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Enfortumab vedotin shows promise in advanced urothelial cancer

Pearl Toh
11 Jun 2019
Dr Daniel Petrylak

The novel antibody-drug conjugate enfortumab vedotin showed promising clinical activity in patients with advanced and metastatic urothelial cancer for whom there is a high unmet need, according to the EV-201 study presented at the ASCO 2019 Meeting.

Treatment options are limited for patients who have progressed during or after platinum-based chemotherapy or PD-1/L1 checkpoint inhibitors, said Professor Daniel Petrylak of Yale Cancer Center in New Haven, Connecticut, US.   

Response rate to second-line PD-1/L1 inhibitors are 13–21 percent with few options once patients progress, and single agent chemotherapy post-platinum/checkpoint inhibitors had limited activity with an objective response rate (ORR) of approximately 11 percent, he pointed out.  

“[Enfortumab vedotin is the] first novel therapeutic to demonstrate substantial clinical activity in patients who [have] progressed after platinum chemotherapy and a PD-1/L1 inhibitor,” said Petrylak.

Enfortumab vedotin contains a monoclonal antibody targeting Nectin-4, which is overexpressed in urothelial cancer; conjugated with a cytotoxic drug which disrupts microtubule and leads to cell death.    

“These phase II results replicate the phase I results very closely, which is not often the case in clinical trials,” Petrylak added. “The fact that we have a therapy that can help people who don’t benefit from checkpoint inhibitors is very gratifying.”

The multicentre, single-arm, pivotal phase II study involved 125 patients (median age 69 years, 88 percent male) with metastatic or unresectable locally advanced urothelial cancer who had progressed during or following recent therapy despite previous treatment with platinum-based chemotherapy and a PD-1/L1 inhibitor (median number of prior systemic therapies=3). They received 1.25 mg/kg of enfortumab vedotin on days 1, 8, and 15 of a 28-day cycle. [ASCO 2019, abstract LBA4505] 

The primary endpoint of ORR was 44 percent (95 percent confidence interval [CI], 35.1–53.2), which was clearly higher than historical value of single agent chemotherapy or immunotherapies post-progression. The ORR comprised a complete response rate of 12 percent and a partial response rate of 32 percent.

Twenty-eight percent of the patients had stable disease while 18 percent progressed in disease. Median duration of objective response (DOR) was 7.6 months, with 44 percent of having ongoing response.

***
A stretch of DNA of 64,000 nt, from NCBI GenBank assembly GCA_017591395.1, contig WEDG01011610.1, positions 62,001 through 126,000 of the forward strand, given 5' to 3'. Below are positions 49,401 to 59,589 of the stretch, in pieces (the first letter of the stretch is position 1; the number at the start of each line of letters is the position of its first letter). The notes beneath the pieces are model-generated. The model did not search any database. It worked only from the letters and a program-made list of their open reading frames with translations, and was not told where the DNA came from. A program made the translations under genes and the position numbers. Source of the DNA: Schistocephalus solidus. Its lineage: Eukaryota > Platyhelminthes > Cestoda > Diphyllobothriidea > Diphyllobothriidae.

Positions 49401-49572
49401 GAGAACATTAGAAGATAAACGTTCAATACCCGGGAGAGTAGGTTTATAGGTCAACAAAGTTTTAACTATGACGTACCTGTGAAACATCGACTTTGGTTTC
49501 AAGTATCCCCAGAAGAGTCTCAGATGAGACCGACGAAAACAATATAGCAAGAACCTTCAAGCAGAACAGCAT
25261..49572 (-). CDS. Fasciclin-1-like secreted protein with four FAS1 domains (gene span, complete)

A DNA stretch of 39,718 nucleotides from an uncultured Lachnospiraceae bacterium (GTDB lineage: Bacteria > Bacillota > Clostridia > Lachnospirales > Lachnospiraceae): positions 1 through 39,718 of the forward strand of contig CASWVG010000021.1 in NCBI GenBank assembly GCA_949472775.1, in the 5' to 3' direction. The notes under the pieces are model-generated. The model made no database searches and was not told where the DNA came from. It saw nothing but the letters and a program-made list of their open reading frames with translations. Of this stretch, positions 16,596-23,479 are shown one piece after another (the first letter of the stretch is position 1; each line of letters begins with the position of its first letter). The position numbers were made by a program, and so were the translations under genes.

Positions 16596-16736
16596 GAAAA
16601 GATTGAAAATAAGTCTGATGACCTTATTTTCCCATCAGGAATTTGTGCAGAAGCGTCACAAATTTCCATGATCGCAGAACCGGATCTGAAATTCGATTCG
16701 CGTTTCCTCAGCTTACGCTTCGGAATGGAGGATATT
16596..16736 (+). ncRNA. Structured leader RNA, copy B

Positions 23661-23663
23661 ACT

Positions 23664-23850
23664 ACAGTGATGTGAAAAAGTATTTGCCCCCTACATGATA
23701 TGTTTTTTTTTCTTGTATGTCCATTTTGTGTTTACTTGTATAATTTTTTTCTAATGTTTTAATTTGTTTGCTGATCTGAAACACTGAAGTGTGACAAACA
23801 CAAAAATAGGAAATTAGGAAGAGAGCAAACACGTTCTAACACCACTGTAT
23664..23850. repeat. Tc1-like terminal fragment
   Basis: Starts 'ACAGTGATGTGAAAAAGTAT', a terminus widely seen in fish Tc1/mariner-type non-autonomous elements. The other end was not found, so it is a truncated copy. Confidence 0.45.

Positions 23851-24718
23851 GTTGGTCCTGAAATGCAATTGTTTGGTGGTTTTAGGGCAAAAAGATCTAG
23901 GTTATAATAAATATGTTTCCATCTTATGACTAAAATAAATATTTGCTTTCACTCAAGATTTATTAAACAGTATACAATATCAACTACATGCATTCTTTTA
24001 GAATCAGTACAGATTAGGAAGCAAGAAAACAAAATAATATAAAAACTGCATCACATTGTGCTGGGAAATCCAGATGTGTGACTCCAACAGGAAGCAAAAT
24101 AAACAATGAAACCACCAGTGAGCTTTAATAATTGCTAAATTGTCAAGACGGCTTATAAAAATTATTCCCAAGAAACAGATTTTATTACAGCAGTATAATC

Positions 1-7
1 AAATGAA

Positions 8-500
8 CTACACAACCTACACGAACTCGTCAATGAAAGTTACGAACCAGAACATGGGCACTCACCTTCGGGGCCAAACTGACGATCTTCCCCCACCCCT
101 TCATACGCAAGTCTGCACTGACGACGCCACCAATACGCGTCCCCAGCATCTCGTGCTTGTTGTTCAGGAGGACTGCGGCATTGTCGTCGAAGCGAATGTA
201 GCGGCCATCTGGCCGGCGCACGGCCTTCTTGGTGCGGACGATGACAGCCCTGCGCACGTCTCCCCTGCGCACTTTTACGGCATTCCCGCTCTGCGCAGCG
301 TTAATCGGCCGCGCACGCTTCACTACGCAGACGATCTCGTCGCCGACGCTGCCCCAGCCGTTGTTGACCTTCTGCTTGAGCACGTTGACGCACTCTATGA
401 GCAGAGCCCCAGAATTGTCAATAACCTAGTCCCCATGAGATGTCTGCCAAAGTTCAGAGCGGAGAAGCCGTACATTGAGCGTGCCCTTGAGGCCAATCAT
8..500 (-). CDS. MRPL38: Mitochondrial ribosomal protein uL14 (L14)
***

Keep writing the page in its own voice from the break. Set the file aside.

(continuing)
Similarly high ORRs were seen across all subgroups regardless of age, ECOG performance status, primary tumour sites, and number of or response to prior therapies. In particular, ORR was 38 percent in patient subgroup with liver metastasis and 41 percent in non-responders to previous PD-1/L1 inhibitors.         

Overall, there was a measurable change from baseline in tumour measurements in 84 percent of the patients, as assessed on a blinded independent central review, reported Petrylak.

Median progression-free survival total at 5.8 months, whereas median overall survival was 11.7 months.  

Enfortumab vedotin was also tolerable with a manageable safety profile, said Petrylak. Fatigue (50 percent) was the most common treatment-related adverse events (TRAEs) of any grade, followed by alopecia (49 percent), decreased appetite (44 percent), and dyspepsia and peripheral sensory neuropathy (40 percent), but few TRAEs lead to discontinuation (12 percent). In addition, TRAEs of interest such as peripheral neuropathy, rash, and hyperglycaemia were mostly resolved or ongoing at grade 1 in more than three-quarter of the patients.

Invited discussant Dr Andrea Necchi of Fondazione IRCCS-Istituto Nazionale dei Tumori in Milan, Italy commented that the outcome data are “so clear and so good,” although they came from a phase II study – which warrants further investigation in phase III study.  

This was confirmed by Petrylak at a press conference, who said a phase III trial in urothelial cancer is currently in the plan.

 

 

 

 

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Most Read Articles
5 days ago
Routinely used for treating cardiovascular diseases, statins have been shown to benefit other conditions, and new evidence suggests that using the drug at high intensity reduces the risk of hip or knee replacement, an effect that may be specific to rheumatoid arthritis.
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